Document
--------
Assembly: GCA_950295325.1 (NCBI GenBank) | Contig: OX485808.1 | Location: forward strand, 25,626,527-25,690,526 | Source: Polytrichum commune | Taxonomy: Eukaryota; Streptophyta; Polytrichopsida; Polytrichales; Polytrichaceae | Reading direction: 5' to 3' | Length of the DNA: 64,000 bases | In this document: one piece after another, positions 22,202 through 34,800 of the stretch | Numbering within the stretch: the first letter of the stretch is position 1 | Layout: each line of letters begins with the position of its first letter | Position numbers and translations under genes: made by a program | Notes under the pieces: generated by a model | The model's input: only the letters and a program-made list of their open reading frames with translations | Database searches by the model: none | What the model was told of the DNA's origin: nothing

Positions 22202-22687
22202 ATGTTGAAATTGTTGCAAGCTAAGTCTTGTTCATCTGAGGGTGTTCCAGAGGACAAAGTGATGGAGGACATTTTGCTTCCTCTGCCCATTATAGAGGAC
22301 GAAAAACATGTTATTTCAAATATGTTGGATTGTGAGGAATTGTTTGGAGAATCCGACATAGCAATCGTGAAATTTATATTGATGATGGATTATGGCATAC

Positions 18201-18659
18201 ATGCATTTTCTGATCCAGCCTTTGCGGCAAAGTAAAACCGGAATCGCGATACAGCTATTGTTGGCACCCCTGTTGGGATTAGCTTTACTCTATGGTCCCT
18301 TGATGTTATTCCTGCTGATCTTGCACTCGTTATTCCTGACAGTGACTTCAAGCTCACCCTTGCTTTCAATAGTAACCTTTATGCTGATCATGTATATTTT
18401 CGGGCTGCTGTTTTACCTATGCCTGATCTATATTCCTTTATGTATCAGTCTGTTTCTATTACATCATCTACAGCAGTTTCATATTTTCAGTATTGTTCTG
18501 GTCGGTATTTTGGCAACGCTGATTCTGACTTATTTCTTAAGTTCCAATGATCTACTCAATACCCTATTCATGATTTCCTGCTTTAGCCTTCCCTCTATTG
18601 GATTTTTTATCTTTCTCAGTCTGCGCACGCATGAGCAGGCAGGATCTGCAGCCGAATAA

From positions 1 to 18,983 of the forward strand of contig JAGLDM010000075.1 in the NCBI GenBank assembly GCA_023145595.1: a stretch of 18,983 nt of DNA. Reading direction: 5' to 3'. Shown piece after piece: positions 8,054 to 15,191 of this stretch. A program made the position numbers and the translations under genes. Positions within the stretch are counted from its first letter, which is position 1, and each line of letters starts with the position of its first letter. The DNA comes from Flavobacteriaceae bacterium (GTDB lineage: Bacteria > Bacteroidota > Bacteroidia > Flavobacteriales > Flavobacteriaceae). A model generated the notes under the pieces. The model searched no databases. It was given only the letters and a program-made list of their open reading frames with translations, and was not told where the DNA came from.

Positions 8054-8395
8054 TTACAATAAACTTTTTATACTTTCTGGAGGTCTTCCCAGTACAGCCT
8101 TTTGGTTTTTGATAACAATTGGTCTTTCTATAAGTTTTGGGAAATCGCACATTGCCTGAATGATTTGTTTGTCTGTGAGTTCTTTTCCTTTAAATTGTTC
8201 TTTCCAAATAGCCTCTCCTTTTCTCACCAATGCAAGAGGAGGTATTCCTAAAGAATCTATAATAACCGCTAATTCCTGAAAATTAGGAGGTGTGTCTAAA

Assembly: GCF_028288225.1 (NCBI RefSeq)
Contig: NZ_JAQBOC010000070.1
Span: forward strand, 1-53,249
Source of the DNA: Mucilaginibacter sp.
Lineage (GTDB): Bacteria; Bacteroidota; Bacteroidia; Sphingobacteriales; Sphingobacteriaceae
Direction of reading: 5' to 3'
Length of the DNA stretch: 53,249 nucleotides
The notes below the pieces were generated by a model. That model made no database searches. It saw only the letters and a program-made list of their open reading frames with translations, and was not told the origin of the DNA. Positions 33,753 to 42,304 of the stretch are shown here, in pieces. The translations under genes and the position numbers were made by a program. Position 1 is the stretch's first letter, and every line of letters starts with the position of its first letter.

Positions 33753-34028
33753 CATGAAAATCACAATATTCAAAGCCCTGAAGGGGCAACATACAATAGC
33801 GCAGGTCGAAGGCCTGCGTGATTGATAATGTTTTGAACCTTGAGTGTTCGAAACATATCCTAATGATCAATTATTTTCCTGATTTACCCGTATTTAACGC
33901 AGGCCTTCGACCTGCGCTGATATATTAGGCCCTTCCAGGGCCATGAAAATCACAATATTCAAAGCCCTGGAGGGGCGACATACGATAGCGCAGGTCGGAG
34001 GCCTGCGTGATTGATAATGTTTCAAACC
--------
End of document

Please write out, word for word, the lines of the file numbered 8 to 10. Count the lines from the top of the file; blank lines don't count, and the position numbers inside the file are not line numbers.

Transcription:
18401 CGGGCTGCTGTTTTACCTATGCCTGATCTATATTCCTTTATGTATCAGTCTGTTTCTATTACATCATCTACAGCAGTTTCATATTTTCAGTATTGTTCTG
18501 GTCGGTATTTTGGCAACGCTGATTCTGACTTATTTCTTAAGTTCCAATGATCTACTCAATACCCTATTCATGATTTCCTGCTTTAGCCTTCCCTCTATTG
18601 GATTTTTTATCTTTCTCAGTCTGCGCACGCATGAGCAGGCAGGATCTGCAGCCGAATAA